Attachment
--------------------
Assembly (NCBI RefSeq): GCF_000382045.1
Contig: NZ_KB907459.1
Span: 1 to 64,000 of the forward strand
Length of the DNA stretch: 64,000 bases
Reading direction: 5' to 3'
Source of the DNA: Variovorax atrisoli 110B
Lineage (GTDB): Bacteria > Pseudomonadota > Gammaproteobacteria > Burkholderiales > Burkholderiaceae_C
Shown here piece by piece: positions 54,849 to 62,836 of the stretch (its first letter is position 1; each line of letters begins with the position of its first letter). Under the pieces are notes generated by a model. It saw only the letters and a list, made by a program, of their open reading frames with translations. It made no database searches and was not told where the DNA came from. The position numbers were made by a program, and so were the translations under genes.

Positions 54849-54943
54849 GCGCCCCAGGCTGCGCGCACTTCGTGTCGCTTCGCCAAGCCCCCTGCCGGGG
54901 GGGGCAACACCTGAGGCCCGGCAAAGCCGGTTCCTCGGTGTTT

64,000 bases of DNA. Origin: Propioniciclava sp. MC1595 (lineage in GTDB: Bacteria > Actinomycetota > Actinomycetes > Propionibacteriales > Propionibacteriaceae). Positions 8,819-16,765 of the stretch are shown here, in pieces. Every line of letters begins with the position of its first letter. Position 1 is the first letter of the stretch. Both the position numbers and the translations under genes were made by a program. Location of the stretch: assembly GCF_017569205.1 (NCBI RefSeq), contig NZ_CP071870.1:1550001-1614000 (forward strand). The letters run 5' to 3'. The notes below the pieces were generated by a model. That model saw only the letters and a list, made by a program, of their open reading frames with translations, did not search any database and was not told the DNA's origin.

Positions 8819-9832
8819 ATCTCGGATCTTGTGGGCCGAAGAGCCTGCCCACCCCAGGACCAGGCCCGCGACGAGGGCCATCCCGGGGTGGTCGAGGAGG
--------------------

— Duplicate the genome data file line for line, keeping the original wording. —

Assembly (NCBI RefSeq): GCF_000382045.1
Contig: NZ_KB907459.1
Span: 1 to 64,000 of the forward strand
Length of the DNA stretch: 64,000 bases
Reading direction: 5' to 3'
Source of the DNA: Variovorax atrisoli 110B
Lineage (GTDB): Bacteria > Pseudomonadota > Gammaproteobacteria > Burkholderiales > Burkholderiaceae_C
Shown here piece by piece: positions 54,849 to 62,836 of the stretch (its first letter is position 1; each line of letters begins with the position of its first letter). Under the pieces are notes generated by a model. It saw only the letters and a list, made by a program, of their open reading frames with translations. It made no database searches and was not told where the DNA came from. The position numbers were made by a program, and so were the translations under genes.

Positions 54849-54943
54849 GCGCCCCAGGCTGCGCGCACTTCGTGTCGCTTCGCCAAGCCCCCTGCCGGGG
54901 GGGGCAACACCTGAGGCCCGGCAAAGCCGGTTCCTCGGTGTTT

64,000 bases of DNA. Origin: Propioniciclava sp. MC1595 (lineage in GTDB: Bacteria > Actinomycetota > Actinomycetes > Propionibacteriales > Propionibacteriaceae). Positions 8,819-16,765 of the stretch are shown here, in pieces. Every line of letters begins with the position of its first letter. Position 1 is the first letter of the stretch. Both the position numbers and the translations under genes were made by a program. Location of the stretch: assembly GCF_017569205.1 (NCBI RefSeq), contig NZ_CP071870.1:1550001-1614000 (forward strand). The letters run 5' to 3'. The notes below the pieces were generated by a model. That model saw only the letters and a list, made by a program, of their open reading frames with translations, did not search any database and was not told the DNA's origin.

Positions 8819-9832
8819 ATCTCGGATCTTGTGGGCCGAAGAGCCTGCCCACCCCAGGACCAGGCCCGCGACGAGGGCCATCCCGGGGTGGTCGAGGAGG